- June 16, 2020
- Michael Allibone
- Posted in Resources
If either you or your partner has a history of spinal muscular atrophy (SMA) in your family, then you likely have concerns about your pregnancy. One of the best ways to prepare yourself and your family for a genetic condition is to learn as much as you can about it.
So what is spinal muscular atrophy? What are the different types? How is the disorder inherited, and how can a carrier screening test from NTD Eurofins prepare you?
We’ll answer all your questions about the signs, symptoms, and causes of SMA so you can confidently plan for your family’s future.
What Is Spinal Muscular Atrophy?
According to the U.S. National Library of Medicine, spinal muscular atrophy is an inherited disorder where your muscles become weak to the point that they waste away. A lack of motor neurons, which are the nerve cells responsible for movement, causes SMA.
Eventually, the disorder leads to paralysis. Depending on the type of SMA disorder a person has, the age of onset can be anywhere from infancy to adulthood.
How Is Spinal Muscular Atrophy Inherited?
SMA occurs when a person has a mutation on both copies of the SMN1 gene, the gene responsible for proper motor function. In SMA, the gene mutation prevents the person from moving and walking properly.
A person inherits SMA from parents who each have one copy of the mutated gene. The parents do not show signs or symptoms of the disease, but as carriers, they can pass the mutation down to their offspring.
Sometimes, SMA occurs when a person has more than the usual two copies of the SMN2 genes – another gene responsible for motor neuron function. An extra copy of the SMN2 gene usually occurs not because of inheritance but a random error after fertilization.
What Are the Different Types of Spinal Muscular Atrophy?
According to the Muscular Dystrophy Association, five different types of SMA exist, depending on the way the SMN1 mutation occurs.
SMA Type 0
Physicians can detect SMA type O, the rarest and most severe form of the disorder, before birth. Babies move less in the womb and tend to be born with joint deformities. Their muscles are weak at birth. Sometimes their heart and respiratory muscles are also weak at birth, which can lead to heart and respiratory failure.
SMA Type I
SMA type I is also known as Werdnig-Hoffmann disease for the two neurologists who wrote about this particular form of spinal muscular atrophy. Type I is the most common type of SMA and, like type O, is severe.
Babies born with SMA type I have muscle weakness at birth or soon after. Children with SMA type I have trouble holding their heads up, sitting unassisted, swallowing, and feeding themselves. They also have breathing properly due to weak respiratory muscles, which can ultimately lead to respiratory failure.
SMA Type II
SMA type II, also known as Intermediate SMA, usually occurs in children between the ages of three and 15 months old. Children with type II tend to have muscle weakness in their lower limbs that prevent them from walking, as well as three copies of SMN2 genes.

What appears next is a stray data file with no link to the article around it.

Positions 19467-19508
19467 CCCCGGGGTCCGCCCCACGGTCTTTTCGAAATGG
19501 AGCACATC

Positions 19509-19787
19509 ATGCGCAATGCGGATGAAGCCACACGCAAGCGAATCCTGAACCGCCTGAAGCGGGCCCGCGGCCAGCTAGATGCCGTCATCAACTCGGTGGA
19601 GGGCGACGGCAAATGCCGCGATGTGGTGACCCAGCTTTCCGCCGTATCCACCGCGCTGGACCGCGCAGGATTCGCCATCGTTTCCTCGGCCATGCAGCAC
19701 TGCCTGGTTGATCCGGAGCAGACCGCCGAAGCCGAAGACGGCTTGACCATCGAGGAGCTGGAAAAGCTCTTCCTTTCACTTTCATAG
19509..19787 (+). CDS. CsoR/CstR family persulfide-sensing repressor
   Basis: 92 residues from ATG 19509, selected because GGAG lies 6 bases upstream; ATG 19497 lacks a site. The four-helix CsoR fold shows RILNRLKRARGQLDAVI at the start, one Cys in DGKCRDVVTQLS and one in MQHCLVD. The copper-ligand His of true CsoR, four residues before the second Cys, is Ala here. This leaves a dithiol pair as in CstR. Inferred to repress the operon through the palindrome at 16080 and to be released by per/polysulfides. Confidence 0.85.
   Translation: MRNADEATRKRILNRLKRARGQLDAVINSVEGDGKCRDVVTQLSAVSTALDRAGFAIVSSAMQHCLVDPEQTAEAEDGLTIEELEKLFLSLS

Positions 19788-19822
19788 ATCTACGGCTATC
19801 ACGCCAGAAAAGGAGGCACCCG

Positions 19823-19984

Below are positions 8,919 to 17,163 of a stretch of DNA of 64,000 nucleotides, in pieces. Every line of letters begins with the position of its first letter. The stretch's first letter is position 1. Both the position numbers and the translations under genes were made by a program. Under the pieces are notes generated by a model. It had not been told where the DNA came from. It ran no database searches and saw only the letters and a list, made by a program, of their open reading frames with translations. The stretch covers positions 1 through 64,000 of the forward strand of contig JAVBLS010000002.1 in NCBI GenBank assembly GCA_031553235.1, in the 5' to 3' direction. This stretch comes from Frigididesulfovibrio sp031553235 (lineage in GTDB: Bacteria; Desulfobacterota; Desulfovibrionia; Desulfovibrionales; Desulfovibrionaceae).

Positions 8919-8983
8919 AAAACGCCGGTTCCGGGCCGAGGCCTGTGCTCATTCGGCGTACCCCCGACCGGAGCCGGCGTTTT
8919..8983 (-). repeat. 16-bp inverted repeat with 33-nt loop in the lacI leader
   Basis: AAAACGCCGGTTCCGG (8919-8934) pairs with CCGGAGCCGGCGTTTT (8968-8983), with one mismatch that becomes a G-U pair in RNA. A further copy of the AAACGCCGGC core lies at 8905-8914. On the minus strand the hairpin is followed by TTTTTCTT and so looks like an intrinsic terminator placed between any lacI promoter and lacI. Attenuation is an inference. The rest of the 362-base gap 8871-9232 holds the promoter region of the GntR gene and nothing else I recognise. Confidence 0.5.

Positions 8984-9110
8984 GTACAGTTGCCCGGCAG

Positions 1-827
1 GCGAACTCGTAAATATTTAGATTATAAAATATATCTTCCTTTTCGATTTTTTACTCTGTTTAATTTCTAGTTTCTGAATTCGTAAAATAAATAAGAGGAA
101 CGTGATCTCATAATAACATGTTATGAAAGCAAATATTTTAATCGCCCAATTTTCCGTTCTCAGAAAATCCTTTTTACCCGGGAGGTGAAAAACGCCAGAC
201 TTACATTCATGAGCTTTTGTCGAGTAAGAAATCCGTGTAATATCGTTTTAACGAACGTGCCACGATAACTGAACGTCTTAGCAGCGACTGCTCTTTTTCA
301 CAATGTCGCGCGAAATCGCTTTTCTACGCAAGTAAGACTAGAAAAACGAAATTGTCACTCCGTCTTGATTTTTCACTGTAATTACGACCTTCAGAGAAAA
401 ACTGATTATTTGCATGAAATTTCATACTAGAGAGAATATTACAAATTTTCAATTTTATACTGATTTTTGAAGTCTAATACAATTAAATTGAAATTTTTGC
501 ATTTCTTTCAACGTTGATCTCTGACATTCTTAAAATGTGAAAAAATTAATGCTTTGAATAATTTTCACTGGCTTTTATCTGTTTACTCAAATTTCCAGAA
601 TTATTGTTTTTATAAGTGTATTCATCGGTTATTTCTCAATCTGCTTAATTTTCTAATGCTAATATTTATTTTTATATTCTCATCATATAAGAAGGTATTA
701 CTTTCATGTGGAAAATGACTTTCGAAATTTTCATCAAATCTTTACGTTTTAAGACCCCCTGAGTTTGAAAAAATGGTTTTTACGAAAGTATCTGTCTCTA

They also have tremors and scoliosis – a curvature of the spine – and respiratory muscle weakness can lead to respiratory failure later in life.
SMA Type III
SMA type III usually has a later onset and occurs after early childhood. Type III is also known as Kugelberg-Welander disease and happens when a person has three or four copies of the SMN2 gene.
Someone with type III can walk without help at first, though climbing stairs is particularly difficult, but over time, they may lose mobility and need a wheelchair. People with type III have a normal life expectancy.
SMA Type IV
SMA type IV is rare, doesn’t generally affect people until early adulthood, and therefore has the highest life expectancy. People with type IV spinal muscular atrophy experience muscle weakness, tremors, and some breathing problems. However, breathing problems are mild and do not lead to respiratory failure.
What Screening Test Options Does NTD Eurofins Offer?
A carrier screening test is a great way to prepare yourself for the possibility of an inherited genetic condition. NTD Eurofins tests for inherited genetic disorders – like spinal muscular atrophy, among many others – with a simple blood draw. We can even test you before you become pregnant.
Most genetic conditions are rare, but knowledge is power. Genetic carrier screening tests give you the information you need to prepare for your family’s future.
Talk to your health care provider about which of NTD Eurofins’ genetic carrier screening tests are right for you.
- Muscular Dystrophy Association. (n.d.). Spinal Muscular Atrophy. Muscular Dystrophy Association. https://www.mda.org/disease/spinal-muscular-atrophy/types
- U.S. National Library of Medicine. (2020). Spinal muscular atrophy. U.S. National Library of Medicine. https://ghr.nlm.nih.gov/condition/spinal-muscular-atrophy#
The information provided represents the general opinions of NTD Eurofins and is not intended to be used as specific advice for any one individual. Individuals should always consult with a physician to obtain specific advice and to receive answers to any and all questions or concerns related to health, wellness, pregnancy, and birth.
Pursuant to applicable federal and/or state laboratory requirements, Eurofins NTD, LLC has established and verified the accuracy and precision of its testing services. Tests are developed and performance characteristics determined by Eurofins NTD, LLC. The methods and performance characteristics have been reviewed and approved by the New York State Department of Health.